Digging Deeper Into Rolex 24 Qualifying


Scott Pruett's BMW-powered entry flexed its muscles Thursday at Daytona International Speedway, putting Chip Ganassi Racing on the pole for this weekend's Rolex 24. (Photo: Getty Images)


DAYTONA BEACH, Fla. - Qualifying is in the books for the 51st running of the Rolex 24 at Daytona International Speedway.  Scott Pruett captured the pole for Chip Ganassi Racing, his third at "The World Center of Racing."

Scott Dixon, Pruett's CGR teammate, qualified second - giving BMW engines a sweep of the front row.  Add a surprising run by Team Sahlen's Dane Cameron and you have a one-two-three start for the "Beemers."  But what did we actually learn from Thursday's session?

Are the BMWs truly the fastest Daytona Prototypes on the track?
The answer is "Yes," according to qualifying.  However, if you dig a little deeper, the answer may not be as obvious as it looks.  Inside the garage, rumors and accusations of "sandbagging" ... not showing your full speed ... are running rampant.  The Chevrolet Corvette teams were handed a restrictor to bring their rpm band down to 7,000, the same as Ford and BMW.  The bow tie's fastest qualifier was the No. 90 Spirit of Daytona entry, which is fifth on the grid.  Max Angelelli, who drives the No. 10 DP Corvette for Wayne Taylor Racing, was quoted as saying he would get lapped by the BMWs before the end of his first stint in the race.  So where does the truth lie?  I don't think we'll really know until the checkered flag falls on Sunday.

How impressive was the third-place qualifying run for Team Sahlen?
It was unbelievable considering this team ran Mazda RX-8's for the last few years in the GT class.  Jumping up in class for some of the major factory teams isn't all that difficult.  But for this small, seemingly independant team, there was a ton of blood, sweat and tears to get it up to speed.  Maybe it was a David-versus-Goliath approach?  Maybe it was Dinan BMW horsepower?  Or whatever secret ingredients they put into those awesome New York State hot dogs?  Whatever it was or is, it's great to see.  It would truly be a Cinderella story if they were to podium at Daytona International Speedway.

Can Michael Shank Racing repeat in 2013?
Absolutely.  MSR once again fields a two-car tandem for the Rolex 24 but this year, both entries are the Generation 3-model Ford/Riley.  AJ Allmendinger and Justin Wilson return to defend their overall title with John Pew and a recovering Ozz Negri, who injured his leg training in the off-season.  Add NASCAR shoe Marcos Ambrose to the mix and Michael Shank may once again shed tears of joy in Victory Lane.  His cars will start fourth and sixth on Saturday.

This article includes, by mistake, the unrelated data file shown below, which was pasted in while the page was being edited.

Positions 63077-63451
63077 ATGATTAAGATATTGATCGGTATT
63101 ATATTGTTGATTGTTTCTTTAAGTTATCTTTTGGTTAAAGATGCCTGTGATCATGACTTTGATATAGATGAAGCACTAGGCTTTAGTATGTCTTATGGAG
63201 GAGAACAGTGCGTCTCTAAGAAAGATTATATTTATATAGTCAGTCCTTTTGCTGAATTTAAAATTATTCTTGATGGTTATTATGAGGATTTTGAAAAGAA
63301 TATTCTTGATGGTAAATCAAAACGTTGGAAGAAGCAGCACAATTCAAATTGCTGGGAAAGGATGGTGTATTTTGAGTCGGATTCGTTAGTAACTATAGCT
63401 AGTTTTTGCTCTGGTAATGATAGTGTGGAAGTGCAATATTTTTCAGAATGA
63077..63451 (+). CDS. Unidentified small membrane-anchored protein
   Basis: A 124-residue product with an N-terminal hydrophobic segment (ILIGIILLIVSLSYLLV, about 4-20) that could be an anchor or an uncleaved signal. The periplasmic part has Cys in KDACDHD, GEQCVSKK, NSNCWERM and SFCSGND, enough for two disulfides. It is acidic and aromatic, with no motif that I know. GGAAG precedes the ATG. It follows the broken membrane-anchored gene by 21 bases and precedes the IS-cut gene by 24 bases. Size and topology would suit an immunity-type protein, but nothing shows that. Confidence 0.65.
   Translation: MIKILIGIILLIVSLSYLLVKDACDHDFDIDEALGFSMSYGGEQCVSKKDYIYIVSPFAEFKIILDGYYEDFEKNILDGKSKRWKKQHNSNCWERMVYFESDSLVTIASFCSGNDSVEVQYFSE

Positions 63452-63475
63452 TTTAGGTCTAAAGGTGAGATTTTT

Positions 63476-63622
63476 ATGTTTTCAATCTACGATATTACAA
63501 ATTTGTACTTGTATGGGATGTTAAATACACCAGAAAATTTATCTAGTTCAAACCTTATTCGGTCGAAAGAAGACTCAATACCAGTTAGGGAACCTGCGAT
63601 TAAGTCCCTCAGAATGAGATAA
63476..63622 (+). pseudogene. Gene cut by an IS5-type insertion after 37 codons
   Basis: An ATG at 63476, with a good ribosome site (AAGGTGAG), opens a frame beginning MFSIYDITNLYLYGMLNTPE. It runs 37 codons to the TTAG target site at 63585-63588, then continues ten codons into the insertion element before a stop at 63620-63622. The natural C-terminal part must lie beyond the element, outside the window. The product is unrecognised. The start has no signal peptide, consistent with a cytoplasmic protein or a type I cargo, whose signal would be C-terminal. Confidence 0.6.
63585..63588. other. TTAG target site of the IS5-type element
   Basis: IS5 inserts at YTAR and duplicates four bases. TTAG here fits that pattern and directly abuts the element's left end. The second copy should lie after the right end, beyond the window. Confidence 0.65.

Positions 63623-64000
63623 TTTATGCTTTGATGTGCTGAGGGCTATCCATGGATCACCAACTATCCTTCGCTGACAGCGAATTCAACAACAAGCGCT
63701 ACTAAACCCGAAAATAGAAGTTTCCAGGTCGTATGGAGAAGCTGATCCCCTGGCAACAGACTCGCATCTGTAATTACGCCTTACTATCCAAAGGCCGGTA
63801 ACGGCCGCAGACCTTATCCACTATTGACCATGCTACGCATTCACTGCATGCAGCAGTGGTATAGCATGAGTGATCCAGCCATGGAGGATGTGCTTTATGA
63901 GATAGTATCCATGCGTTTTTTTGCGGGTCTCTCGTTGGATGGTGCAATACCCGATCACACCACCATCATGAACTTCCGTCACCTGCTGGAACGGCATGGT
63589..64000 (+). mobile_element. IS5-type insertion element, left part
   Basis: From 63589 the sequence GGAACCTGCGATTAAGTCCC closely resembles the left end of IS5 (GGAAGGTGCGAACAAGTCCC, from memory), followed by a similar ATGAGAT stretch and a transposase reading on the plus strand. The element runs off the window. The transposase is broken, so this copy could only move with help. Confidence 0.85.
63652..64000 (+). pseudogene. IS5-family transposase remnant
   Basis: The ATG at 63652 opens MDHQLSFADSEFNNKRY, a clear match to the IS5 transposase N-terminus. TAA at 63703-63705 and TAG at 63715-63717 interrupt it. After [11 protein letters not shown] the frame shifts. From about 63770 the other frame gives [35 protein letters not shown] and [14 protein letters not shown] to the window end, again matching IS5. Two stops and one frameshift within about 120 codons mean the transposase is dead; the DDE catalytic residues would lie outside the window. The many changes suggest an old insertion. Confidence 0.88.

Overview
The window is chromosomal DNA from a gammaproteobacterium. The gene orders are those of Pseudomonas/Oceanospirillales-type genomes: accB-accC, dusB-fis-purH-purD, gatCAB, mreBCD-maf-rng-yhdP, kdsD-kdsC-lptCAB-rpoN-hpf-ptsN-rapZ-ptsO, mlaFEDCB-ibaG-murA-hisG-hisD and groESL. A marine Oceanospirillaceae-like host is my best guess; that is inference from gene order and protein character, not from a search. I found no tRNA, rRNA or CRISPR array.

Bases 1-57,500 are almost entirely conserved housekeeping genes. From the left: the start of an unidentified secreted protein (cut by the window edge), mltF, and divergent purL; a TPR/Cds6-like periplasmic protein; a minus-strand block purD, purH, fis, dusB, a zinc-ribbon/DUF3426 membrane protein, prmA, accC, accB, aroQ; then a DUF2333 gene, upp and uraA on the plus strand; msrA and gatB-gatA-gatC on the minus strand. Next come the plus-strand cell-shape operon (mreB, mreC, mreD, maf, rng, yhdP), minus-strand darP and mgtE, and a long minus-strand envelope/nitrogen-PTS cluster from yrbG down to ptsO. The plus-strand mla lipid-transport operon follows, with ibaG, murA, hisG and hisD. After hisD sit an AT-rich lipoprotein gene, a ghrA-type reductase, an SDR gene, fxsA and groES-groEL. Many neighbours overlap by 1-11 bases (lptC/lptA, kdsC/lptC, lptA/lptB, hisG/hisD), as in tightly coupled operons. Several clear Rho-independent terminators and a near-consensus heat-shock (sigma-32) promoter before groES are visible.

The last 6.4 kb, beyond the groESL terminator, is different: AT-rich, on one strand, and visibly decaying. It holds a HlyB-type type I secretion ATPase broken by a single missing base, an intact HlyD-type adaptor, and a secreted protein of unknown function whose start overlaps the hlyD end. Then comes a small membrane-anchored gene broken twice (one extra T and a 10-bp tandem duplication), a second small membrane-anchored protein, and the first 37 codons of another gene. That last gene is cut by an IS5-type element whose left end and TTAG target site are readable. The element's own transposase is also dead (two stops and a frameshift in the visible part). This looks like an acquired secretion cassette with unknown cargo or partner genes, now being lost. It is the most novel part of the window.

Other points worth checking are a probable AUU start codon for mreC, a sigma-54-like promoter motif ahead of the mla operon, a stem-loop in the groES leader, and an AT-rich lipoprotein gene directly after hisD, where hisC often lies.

Will Porsche once again dominate the high banks?
That appears to be the case in the Grand Touring (GT) class.  The German manufacturer claimed the top three starting spots with Nick - not Jessica - Tandy fastest in the No. 32 for the Konrad Motorsport/Orbit team.  Last year, it was Magnus Racing sneaking through the darkness to take the victory.  John Potter has once again put together a top-notch team with Andy Lally returning to the No. 44, so Magnus will be one of my favorites to win this weekend.  Add a strong Brumos Porsche team and multiple entries by Kevin Buckler's TRG organization, and you have a GT blitzkrieg.

If not Porsche, then who?
How about that tiny little company over in Italy?  You may have heard of it ... Ferrari?  Last year, Ferrari took the GT class championship with Aim Autosport and drivers jeff Segal and Emil Assentato.  The boys in red have six teams entered this year, highlighted by the No. 03 Extreme Speed 458 and the Scuderia Corsa group, whose car was the fastest horse in qualifying at fifth-best.  AF Waltrip shows off its NASCAR muscle with Clint Bowyer joining Michael Waltrip this year in the No. 56 entry, but overall straightaway speed is not what this car does best and unless Porsche has issues, a podium may be the best result for Ferrari.

What is this GX I keep hearing about?
Well, it's a new class in GRAND-AM for 2013.  Designed to show off new technology, including alternative engines like diesel and hybrids, GX is where a lot of manufacturers see a real consumer return back to their showrooms.  One such company is Mazda, who has three of the six teams in the new class.  Yet, their SkyActive Turbo-Diesel powerplant has seen some issues.  Speedsource had to change an engine due to the "idiot" light showing a problem that their engineers couldn't verify.  Those teams also have the smallest fuel cell of the group at 14 gallons, due to the incredible fuel mileage they produce.  Mazda qualified third thru fifth and has the experience in this race to pull out a victory.  The other car in the series is the Porsche Cayman.  It raced succesfully in the Continental Tire Series last year and took the top two spots in qualifying, with Shane Lewis grabbing the pole for Napleton Racing.

How do you survive and prosper through 24 hours?
That's what we're asking ourselves at Motor Racing Network.  MRN will broadcast/stream 25 hours of coverage this weekend starting Saturday at 3 p.m. (ET).  It is the first time that our talent has called the entire twice-around-the-clock action.  Each team of announcers will work 11-hour shifts, with a few hours to rest in between.  It will certainly be a challenge, but one we are all ready for.

Which brings me back to the orginal question.  What did we learn Thursday?
While this may be the last Rolex 24 before the future GRAND-AM and American Le Mans Series merger, this race features some of the best story lines in years.  And while all the teams will race for the checkered flag and that one-of-a-kind Rolex watch, the real winners will be the fans.


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